Before I delve into what is truly the Phantom Menace of the series, if you haven’t played the games and intend to, I advise that you continue this at a later date. I’m going to be writing this post with the assumptions that 1) you have played both Bioshock and Bioshock Infinite and 2) that you’ve played Bioshock 2 and the Infinite DLC OR you have zero intention in playing them (which is something I would strongly recommend). Alternatively, you can skip down to the bottom half of this post and find where I start talking about the direction I hope the series will head in.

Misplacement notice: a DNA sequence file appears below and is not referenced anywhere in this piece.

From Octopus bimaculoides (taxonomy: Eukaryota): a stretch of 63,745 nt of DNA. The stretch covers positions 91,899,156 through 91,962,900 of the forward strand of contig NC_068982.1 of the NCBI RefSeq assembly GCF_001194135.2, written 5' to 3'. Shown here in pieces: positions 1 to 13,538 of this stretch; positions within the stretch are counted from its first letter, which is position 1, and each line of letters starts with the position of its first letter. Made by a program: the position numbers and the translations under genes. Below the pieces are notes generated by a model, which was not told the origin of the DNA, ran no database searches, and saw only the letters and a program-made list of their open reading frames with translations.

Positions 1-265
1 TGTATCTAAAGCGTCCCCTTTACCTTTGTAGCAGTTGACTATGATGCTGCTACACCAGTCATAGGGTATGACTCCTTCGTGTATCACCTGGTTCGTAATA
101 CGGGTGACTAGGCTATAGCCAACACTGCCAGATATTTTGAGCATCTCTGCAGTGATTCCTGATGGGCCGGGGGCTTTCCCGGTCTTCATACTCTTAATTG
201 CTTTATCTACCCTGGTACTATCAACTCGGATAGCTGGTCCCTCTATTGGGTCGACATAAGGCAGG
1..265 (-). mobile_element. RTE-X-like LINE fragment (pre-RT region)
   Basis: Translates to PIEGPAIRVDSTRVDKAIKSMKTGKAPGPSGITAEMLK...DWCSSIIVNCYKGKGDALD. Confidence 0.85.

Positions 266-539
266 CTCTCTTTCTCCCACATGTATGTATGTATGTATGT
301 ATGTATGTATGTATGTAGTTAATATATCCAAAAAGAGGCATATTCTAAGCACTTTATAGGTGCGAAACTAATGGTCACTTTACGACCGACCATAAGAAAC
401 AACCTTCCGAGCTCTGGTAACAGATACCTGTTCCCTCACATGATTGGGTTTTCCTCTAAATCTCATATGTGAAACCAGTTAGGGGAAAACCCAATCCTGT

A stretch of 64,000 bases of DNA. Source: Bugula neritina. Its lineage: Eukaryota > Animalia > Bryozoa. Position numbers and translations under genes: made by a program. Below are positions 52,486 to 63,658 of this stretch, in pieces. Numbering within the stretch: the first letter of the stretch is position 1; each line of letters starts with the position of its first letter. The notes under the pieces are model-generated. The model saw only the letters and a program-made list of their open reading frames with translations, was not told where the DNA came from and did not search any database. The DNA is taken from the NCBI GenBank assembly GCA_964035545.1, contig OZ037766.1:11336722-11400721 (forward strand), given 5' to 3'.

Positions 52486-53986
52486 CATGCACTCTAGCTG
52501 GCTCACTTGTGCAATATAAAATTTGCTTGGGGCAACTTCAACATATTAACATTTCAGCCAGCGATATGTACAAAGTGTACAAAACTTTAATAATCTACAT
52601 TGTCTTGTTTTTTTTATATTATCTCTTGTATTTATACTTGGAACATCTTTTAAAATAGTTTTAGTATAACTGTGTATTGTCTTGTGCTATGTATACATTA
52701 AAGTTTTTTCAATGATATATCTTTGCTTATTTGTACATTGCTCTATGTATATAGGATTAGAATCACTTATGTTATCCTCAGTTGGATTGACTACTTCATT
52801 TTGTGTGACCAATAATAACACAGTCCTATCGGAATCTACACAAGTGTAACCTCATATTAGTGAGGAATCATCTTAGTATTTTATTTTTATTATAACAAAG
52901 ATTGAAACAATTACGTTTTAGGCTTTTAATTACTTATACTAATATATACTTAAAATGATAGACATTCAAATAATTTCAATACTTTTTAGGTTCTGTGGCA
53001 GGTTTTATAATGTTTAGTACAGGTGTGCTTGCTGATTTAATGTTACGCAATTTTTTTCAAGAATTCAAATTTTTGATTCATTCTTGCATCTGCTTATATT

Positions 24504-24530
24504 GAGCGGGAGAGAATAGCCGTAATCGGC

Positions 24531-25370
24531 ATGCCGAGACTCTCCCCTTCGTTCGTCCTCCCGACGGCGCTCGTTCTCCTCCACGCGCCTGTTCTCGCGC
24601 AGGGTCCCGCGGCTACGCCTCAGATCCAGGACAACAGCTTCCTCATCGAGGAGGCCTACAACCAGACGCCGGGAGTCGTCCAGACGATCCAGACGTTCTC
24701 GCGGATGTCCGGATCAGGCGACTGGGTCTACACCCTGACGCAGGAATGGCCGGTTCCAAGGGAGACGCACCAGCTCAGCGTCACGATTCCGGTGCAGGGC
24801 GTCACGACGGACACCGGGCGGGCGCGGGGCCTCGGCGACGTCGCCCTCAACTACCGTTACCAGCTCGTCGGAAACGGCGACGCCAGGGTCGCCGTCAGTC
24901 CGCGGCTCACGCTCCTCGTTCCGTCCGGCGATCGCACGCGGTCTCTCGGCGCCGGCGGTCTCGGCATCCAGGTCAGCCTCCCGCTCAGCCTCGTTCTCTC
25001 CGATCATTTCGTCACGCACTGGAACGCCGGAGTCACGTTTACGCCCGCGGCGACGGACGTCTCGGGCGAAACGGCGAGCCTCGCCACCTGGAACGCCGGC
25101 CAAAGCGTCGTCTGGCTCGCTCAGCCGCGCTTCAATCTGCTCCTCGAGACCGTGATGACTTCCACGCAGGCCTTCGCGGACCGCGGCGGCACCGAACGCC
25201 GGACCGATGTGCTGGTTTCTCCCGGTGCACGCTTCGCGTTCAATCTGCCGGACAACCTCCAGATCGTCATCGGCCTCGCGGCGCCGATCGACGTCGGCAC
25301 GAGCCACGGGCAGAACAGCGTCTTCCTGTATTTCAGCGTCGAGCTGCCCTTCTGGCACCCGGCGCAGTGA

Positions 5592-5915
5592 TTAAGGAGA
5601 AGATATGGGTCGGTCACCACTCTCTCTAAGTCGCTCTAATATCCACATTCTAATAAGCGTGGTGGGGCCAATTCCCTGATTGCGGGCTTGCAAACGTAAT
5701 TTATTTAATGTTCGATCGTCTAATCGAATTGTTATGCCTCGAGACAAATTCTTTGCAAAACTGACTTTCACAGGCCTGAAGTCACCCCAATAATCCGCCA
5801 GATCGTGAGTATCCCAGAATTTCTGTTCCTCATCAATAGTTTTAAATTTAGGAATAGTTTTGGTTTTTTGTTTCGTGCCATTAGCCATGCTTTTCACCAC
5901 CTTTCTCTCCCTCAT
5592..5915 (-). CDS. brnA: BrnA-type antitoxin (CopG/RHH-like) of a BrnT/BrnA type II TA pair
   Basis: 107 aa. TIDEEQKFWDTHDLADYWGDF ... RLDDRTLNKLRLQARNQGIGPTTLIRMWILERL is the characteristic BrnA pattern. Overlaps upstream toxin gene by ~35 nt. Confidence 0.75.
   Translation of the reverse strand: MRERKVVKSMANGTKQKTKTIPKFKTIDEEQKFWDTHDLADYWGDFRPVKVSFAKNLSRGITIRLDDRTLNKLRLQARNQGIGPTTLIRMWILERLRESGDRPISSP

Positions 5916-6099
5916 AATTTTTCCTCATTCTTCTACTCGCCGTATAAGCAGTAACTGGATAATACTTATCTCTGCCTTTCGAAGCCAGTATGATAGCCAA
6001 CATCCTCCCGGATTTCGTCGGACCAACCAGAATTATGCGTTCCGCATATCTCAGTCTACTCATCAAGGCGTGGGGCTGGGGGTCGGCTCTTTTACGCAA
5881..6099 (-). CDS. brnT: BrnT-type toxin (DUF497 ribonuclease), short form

I guess we better get down to it and discuss the first error in the series: Bioshock 2. Before I mention the issues with this game, let me just point out that I understand; I understand why they did it: Rapture was this incredible city and the ideas and creativity that went into creating it are very evident as you explore. If it were me, I’d struggle to let it go after only one story when there is the potential to explore so much more of it. That being said, Bioshock 2 did not make me happy to be back in Rapture. In fact, the emotions I felt were quite the opposite. You play as the character Subject Delta, a Big Daddy who is basically searching for his Little Sister (for lack of a better description). I’d only been playing the game for all of 10 minutes before I realised why it was going to annoy me: similar to film sequels (which I’ve ranted about several times) Bioshock 2 had reached that unfortunate moment in its creation where the writers had tried way too hard to include things we were familiar with from the first game, while also having to add new and exciting aspects that felt forced and for me, rather annoying. For example: We are almost immediately introduced to the character Sofia Lamb. Through the storyline and audio diaries we learn that she was invited down to Rapture by Andrew Ryan and played a key role in the civil war that broke out between Ryan and Fontaine. For those who have played Bioshock 1, don’t worry if you don’t remember her as she was never ever mentioned despite your conversations with Andrew Ryan and Frank Fontaine (or Atlas) themselves. Likewise, there was never a single audio diary or “ghost” flashback to even hint at her existence. Now of course as rational beings, we know the reason for this is quite obvious: at the time of Bioshock 1’s creation, there were probably no plans for a sequel and therefore no reason to leave clues or details that could be brought up in any future game. So instead, we are force-fed some half-assed storyline that doesn’t quite fit with what we learnt in the first game. Unlike the other Bioshock games, I’ve only played through Bioshock 2 once but to me, a lot of things don’t make sense: For starters, when we leave Rapture at the end of Bioshock both Andrew Ryan and Frank Fontaine are dead, along with Dr Suchong (who died outside the gameplay). Dr Tenenbaum we later discover left for the surface and regardless of which ending you get in Bioshock 1, you head for the surface with the Little Sister’s you saved. Considering that these are all the main players in the “Rapture Games” that were going on, being all the minds responsible for key game aspects such as ADAM and Big Daddy’s etc, I find it rather hard to believe that within the 8 or so years between the first and second game, Sofia Lamb and her minions have managed not only to kidnap children and create more Little Sisters but have actually improved the idea of the Big Daddies to create the far more assassin-like Big Sisters. Perhaps I’m being overly critical but I’ll move onto my next issue: the overall storyline.